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Lezley McSpadden—the mother of slain black teenager Michael Brown—declared her interest in running for Ferguson City Council at an Institute of Politics panel Monday evening.
McSpadden spoke alongside attorneys Benjamin Crump and Jasmine Rand, as well as documentary filmmaker Jason Pollock, for nearly two hours
Crump prompted McSpadden to talk about her political interests during the panel event: “Please talk about what you're contemplating.”
“What I'm contemplating is running for city council,” McSpadden responded, eliciting overwhelming applause from the packed audience.
Several minutes later, McSpadden said that a run for office would constitute part of her broader advocacy efforts after the 2014 shooting of her son. Brown was 18 when he was fatally shot by a white police officer in Ferguson, Mo.
“We're pushing forward and we're coming through,” McSpadden said. “We have to get behind people that look like us and into elected seats so that they can really do what's right in our community. I'm going to start with me when I run for city council.”
“We're seeing new people being elected, but will it change what happened then? No. But we can change the course of what may happen tomorrow and what is happening now,” McSpadden added.
Pollack wrote to The Crimson after the event that McSpadden is considering the run “very seriously” and has spoken about it “publicly.”
A screening of Pollack’s documentary on Brown’s death, “Stranger Fruit,” preceded the panel. Pollock recounted hearing news of the 2014 shooting and said he moved to Ferguson immediately after to research the event.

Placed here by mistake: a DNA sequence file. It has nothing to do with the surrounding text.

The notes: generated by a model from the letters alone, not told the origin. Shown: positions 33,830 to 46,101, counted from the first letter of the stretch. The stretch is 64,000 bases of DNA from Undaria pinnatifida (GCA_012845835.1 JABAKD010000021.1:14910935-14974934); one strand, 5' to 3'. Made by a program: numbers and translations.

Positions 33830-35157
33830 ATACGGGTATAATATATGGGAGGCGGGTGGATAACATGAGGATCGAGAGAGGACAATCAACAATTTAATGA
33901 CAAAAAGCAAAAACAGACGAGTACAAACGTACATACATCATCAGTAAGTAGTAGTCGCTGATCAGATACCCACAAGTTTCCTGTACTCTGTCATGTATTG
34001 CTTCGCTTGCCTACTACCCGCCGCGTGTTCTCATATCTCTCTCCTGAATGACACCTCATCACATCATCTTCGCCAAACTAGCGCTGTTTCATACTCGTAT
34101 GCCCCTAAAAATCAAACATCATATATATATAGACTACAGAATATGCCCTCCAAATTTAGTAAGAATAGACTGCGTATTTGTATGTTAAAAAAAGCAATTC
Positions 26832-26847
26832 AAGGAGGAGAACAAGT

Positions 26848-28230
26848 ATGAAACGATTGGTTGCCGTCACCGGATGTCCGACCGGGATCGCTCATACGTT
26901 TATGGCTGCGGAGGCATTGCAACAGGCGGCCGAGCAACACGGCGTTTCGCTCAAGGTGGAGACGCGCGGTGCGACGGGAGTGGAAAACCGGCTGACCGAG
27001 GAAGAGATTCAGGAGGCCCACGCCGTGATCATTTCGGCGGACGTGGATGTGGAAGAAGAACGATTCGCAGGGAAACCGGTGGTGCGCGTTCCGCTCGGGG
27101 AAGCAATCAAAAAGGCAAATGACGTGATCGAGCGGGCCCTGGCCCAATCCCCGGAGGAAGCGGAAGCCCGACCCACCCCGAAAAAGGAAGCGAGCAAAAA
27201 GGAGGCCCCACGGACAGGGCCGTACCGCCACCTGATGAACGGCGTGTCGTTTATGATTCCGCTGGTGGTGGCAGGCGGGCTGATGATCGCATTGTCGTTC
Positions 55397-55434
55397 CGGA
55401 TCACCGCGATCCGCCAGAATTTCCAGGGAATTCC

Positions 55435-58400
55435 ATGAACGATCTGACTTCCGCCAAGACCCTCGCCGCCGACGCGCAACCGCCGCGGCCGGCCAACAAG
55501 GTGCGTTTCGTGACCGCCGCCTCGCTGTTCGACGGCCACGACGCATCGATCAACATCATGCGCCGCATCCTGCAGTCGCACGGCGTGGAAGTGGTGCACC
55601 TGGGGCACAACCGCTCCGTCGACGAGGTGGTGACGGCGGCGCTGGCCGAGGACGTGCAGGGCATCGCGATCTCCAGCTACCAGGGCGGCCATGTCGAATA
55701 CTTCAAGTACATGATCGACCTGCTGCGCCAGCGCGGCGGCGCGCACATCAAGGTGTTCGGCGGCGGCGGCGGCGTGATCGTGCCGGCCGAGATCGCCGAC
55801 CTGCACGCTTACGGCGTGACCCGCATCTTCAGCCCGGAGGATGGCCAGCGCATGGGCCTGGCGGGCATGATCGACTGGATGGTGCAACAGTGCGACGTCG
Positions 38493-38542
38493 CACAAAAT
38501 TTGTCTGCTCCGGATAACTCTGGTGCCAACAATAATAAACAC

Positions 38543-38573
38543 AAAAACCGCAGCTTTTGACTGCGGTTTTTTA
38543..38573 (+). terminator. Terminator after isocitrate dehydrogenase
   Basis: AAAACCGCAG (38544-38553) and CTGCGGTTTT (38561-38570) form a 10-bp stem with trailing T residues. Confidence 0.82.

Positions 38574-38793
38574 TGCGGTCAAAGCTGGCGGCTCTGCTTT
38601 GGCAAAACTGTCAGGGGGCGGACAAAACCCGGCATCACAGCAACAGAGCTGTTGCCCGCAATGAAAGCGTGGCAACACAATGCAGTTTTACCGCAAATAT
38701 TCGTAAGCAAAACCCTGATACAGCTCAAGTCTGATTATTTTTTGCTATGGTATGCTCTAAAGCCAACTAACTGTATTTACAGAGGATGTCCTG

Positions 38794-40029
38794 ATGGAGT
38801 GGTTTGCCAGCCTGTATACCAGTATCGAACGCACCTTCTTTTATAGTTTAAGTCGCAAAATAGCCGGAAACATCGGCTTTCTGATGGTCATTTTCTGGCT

“I didn’t want to go there with a Christopher Columbus-type attitude,” Pollock said.
Both Pollock and Crump commented on the media’s portrayal of Brown, saying they took issue with his description as a “thug.”
“Just imagine if it was your child, and then not only the death of the child, but the cover up of the character, which I think is the thing that is so unhuman about this and so different,” Pollock said.
“It's the same thing every time. First they assassinate you, then they assassinate your character,” Crump said.
Crump also pointed to what he identified as the differential treatment of minorities by law enforcement.
“We certainly can't forget about Dylann Roof, the young white supremacist who went and killed nine of the most innocent people you could ever find in a church in South Carolina,” Crump said. “Then the police not only take him alive, but they take him to Burger King to get a burger and fries. Where is the humanity for Michael Brown? For Stephon Clark? For Alton Sterling? For Philando Castile?”
“Young white men who have already murdered people get more consideration than a young unarmed black man in America,” Crump stated.
Jasmine Rand, another attorney who represented the Brown family, said that lawyers are often limited in the advocacy they can provide.
“That's why Jason needs to tell this story through the film. And that's why Lezley needs to keep telling it. We all have to work together in as many mediums as we can to create social change,” Rand said. “ We can write the most beautiful laws in the world... but that's not enough because we have inequitable minds sitting on benches and inequitable minds sitting in jurors boxes and they're going to continue making inequitable resolutions. Being a lawyer is not enough.”
Pollock concluded the panel event with an entreaty to audience members to become involved.
“In terms of the movement, please connect with us. We're going to be here. I think that today can be a historic day in reopening the case,” Pollock said. “We will look back at this day to the people in this room and remember that it started here at Harvard.”
—Staff writer Paula M. Barberi can be reached at firstname.lastname@example.org. Follow her on Twitter @paulambarberi.
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